If you are doing an interview overseas get the right time for the show and allow for the time zone changes. I agreed to do an interview in the USA for a show at 11am. I converted that to GMT time. Up until the very day, I was convinced I was doing the show at 3pm my time. It was only just before 3pm when I logged onto the site to listen to the hostess, that I realised the show went out at 11pm US Eastern time which meant it would be 3am my time. I won’t tell you the gory details, but suffice to say I woke up my husband who came thumping into the office demanding to know what I was up to, and cursing loudly. I think it livened up the show!

Turn up early. You will have to wait for your interview but everyone will be more relaxed knowing you are in reception and not still on the bus headed their way. You may even get a longer interview.

Always thank the host or hostess, even if you think the interview went badly. You might need their support again in the future. Ask for their autograph and try and get your photo taken with them. It doesn’t hurt to appreciate them. Send them a thank you note or email after the show. It will be appreciated.

Be very polite to the staff on the desk at the radio station. They have the power to put you through to the person you want when you phone for your next interview.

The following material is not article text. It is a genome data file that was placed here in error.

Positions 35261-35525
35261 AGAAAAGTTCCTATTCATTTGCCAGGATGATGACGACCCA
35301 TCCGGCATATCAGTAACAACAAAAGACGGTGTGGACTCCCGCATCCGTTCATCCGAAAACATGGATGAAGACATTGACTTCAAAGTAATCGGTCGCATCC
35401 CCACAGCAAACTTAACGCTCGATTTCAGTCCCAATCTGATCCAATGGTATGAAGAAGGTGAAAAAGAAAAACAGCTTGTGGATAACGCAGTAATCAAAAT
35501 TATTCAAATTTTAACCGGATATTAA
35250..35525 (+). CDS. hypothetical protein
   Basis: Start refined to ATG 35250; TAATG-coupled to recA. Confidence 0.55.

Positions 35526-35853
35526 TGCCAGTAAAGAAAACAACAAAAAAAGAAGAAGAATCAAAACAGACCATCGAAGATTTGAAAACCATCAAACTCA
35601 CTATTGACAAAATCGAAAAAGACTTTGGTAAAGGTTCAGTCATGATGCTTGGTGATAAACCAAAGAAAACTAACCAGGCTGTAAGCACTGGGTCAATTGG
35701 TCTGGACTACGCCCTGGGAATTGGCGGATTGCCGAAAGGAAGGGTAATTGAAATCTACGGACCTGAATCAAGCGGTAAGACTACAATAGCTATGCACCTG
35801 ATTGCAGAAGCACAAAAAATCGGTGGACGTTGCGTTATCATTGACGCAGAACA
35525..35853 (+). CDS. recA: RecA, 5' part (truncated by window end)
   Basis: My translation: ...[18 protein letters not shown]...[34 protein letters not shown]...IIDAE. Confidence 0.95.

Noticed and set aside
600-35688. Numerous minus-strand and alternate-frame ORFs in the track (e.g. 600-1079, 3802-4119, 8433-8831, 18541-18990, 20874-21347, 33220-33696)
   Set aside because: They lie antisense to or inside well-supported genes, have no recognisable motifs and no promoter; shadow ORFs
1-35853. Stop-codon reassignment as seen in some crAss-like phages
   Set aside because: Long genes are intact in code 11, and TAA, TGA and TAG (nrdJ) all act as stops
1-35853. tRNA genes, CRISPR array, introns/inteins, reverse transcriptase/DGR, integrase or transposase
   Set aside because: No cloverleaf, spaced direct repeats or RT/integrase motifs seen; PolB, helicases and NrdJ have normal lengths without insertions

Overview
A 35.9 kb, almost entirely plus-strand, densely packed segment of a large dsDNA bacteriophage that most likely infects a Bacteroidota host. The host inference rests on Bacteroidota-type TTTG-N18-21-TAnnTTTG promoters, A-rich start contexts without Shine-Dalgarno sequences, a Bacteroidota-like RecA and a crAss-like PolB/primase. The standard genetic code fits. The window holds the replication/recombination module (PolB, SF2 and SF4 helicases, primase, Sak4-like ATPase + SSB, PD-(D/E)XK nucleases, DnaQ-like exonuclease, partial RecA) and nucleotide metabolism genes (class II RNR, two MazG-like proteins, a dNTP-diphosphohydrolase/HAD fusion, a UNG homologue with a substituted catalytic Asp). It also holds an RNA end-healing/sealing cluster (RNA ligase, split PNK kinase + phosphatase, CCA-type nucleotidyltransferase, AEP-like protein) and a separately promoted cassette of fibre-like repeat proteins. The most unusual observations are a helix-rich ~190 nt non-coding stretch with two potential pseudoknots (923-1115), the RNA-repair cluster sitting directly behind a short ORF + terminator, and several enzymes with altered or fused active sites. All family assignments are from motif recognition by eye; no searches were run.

When doing a Skype interview, ensure you have a back-up plan if your internet goes down. As sure as eggs are eggs, your electricity or internet will fail just when you need it most.

Follow these tips and you’ll have a wonderful experience. Most of all, enjoy it!

Author: Carol Wyer

Carol E Wyer is a Contributing Author for Indies Unlimited and an award-winning and best-selling author of humorous novels including MINI SKIRTS AND LAUGHTER LINES, SURFING IN STILETTOS, and HOW NOT TO MURDER YOUR GRUMPY. Carol has been featured on NBC News, BBC Radio, and in The Huffington Post. For more about Carol, go to her website or her Amazon author page.

31 thoughts on “Radio Interview Pointers”

  1. Good advice, Carol. Radio interviews can be fun. I have done two over the phone and one in person in the studio. Never been in a booth, though. I think that would be more nerve wracking. They were a great opportunity to get the locals to know I existed. Don’t let nerves stop you from doing this. It’s really not so bad.

    1. Hi Yvonne!
      Sitting on your own, waiting for that red light to illuminate can be nerve wracking, but in truth, talking to yourself after it comes on can be quite easy…or maybe that’s just me!
      Seriously, the best interviews come when people can see each other and engage in a proper banter. Those are the most fun.

    1. Somehow, Laurie, I can’t imagine you would get brain freeze. I pretend I am talking to an invisible audience. I rather like the large microphone. It reminds me of singers from the 50s and 60s. Luckily for those listening, I didn’t burst into song.

  2. Thanks, Carol. Great tips, some I’ve learned on my expenses :). I’ve been it two radio interviews over the phone (same radio, the called me to give a second a few weeks after the first: it looks like I did all the job, talking and talking, laughing, asking myself questions, and talking to the host, calling his name, as if he was in the room with me). The host said it was great, and I’ve sold 17 copies of the book DURING the one hour show. Fantastic.

    I have another one scheduled with a different radio in January. No booth, yet, but I agree with you, that would be a blast 🙂